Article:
Levi was a participant in an ice hockey "development camp" held by the Cherokees on May 20-21, 1995 in Sylvania, Ohio. He was playing on the "white" team and the defendant Reneger was playing on the "red" team. One of Levi's teammates shot the puck past the red team's "icing line" (this line marks an area at the opposite end of the rink where the red team protects its goal), in a situation known as "icing the puck." USA Hockey rules provide that when the puck crosses the opposing team's icing line, an automatic icing call is made followed by a face-off. During the development camp, however, the Cherokees elected to play by the National Hockey League ("NHL") rule known as "touch icing" whereby a player from the team which shot the puck past the opposing team's icing line can prevent an adverse icing call by gaining control of the puck first. A player from the opposing team can also cause an adverse icing call by being the first to "touch" the puck. Under the NHL "touch icing" rule, players from both teams have an incentive to gain control of the puck first. By contrast, under the USA Hockey "automatic icing" rule, this incentive vanishes because once the puck has crossed the icing line, an adverse icing call will automatically be made.
During the scrimmage on May 21, 1995, both Levi and Reneger were competing with each other to gain control of the puck. Levi cut in front of Reneger and eventually Reneger was positioned immediately behind Levi. The two players headed quickly towards the boards. Upon impact with the boards, Levi crumpled to the ice. At the time of this collision, Levi was wearing a helmet manufactured by Bauer and a facemask produced by Karhu. When Levi's helmet and faceguard crashed into the boards, a clip holding the faceguard broke off.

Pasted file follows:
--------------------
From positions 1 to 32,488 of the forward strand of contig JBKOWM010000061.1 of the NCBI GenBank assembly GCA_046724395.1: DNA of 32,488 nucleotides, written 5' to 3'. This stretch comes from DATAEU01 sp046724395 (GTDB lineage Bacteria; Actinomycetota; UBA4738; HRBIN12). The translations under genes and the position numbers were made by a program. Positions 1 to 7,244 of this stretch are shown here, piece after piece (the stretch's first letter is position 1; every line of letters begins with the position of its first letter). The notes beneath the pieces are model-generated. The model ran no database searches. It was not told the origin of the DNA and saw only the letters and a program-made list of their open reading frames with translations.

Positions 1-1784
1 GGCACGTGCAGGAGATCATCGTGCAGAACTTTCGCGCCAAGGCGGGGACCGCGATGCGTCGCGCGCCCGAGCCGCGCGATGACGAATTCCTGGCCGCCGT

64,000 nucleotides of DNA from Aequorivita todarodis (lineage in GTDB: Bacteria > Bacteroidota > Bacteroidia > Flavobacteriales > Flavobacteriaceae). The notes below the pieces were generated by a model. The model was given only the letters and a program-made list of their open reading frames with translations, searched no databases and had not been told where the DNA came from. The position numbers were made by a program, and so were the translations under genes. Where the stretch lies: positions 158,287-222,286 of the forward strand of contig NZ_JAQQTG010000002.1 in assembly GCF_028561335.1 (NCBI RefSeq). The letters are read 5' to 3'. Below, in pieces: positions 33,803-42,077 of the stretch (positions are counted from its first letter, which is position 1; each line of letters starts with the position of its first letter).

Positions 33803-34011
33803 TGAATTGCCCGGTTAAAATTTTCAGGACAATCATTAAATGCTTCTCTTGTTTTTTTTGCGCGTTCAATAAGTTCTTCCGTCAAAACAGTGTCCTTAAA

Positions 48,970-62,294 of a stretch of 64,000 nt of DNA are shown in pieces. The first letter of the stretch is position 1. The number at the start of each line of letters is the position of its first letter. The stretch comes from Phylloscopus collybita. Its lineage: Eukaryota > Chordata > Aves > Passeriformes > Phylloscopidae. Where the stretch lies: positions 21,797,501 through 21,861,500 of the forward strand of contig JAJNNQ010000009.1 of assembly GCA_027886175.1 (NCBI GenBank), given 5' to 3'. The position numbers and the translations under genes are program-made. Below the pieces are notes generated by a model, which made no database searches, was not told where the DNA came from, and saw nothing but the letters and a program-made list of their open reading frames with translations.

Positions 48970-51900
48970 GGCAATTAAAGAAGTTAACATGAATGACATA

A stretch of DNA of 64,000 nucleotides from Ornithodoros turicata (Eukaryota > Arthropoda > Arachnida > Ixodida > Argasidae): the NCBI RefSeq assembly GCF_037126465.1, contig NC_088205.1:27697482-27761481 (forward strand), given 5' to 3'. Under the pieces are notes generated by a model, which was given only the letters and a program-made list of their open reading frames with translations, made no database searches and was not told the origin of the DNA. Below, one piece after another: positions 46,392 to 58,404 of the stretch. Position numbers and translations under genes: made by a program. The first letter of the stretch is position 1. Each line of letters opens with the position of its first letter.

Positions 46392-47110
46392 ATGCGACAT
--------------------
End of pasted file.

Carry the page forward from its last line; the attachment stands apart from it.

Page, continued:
On September 5, 1994. Levi and his father, Timothy Mohney, both signed a form, "USA Hockey Individual Membership Registration 1994-95" which contained the following provision:
Release of Liability/Acknowledgment of Risk
Upon entering events sponsored by USA Hockey and/or its member districts, I/We agree to abide by the rules of USA Hockey as currently published. I/We understand and appreciate that participation or observation of the sport constitutes a risk to me/us of serious injury, including permanent paralysis or death. I/We voluntarily and knowingly recognize, accept, and assume this risk and release USA Hockey, its Affiliates, their sponsors, event organizers and officials from any liability therefore.
J.A. at 284 (Registration Form). The form continued, "Read Above Before Signing. All Participants MUST sign and date this form. If player is 17 years of age or younger the parent/guardian must print and sign their name and date the form." J.A. at 284 (Registration Form). Levi and Timothy Mohney signed similar USA Hockey Registration Forms for 1991-92, 1992-93, and 1993-94. See J.A. at 285-87 (Past Registration Forms).
On May 21, 1997, the Mohneys filed this suit to recover for Levi's physical injuries. Levi's parents also bring claims for loss of consortium, and the Mohneys raise product liability claims regarding the Bauer helmet and Karhu faceguard. The district court entered a Case Management Order on October 22, 1997 limiting discovery to issues concerning the validity of the release and the issue of assumption of the risk. All defendants moved for summary judgment and the district court entered judgment in their favor on December 14, 1999. The district court also granted in part the hockey defendants' motions to strike and denied the Mohneys' motion to compel and motion for sanctions. The Mohneys timely filed their notice of appeal.
Motion to Strike
We review the district court's "decision to grant or deny a motion to strike for an abuse of discretion, and decisions that are reasonable, that is, not arbitrary, will not be overturned." Collazos-Cruz v....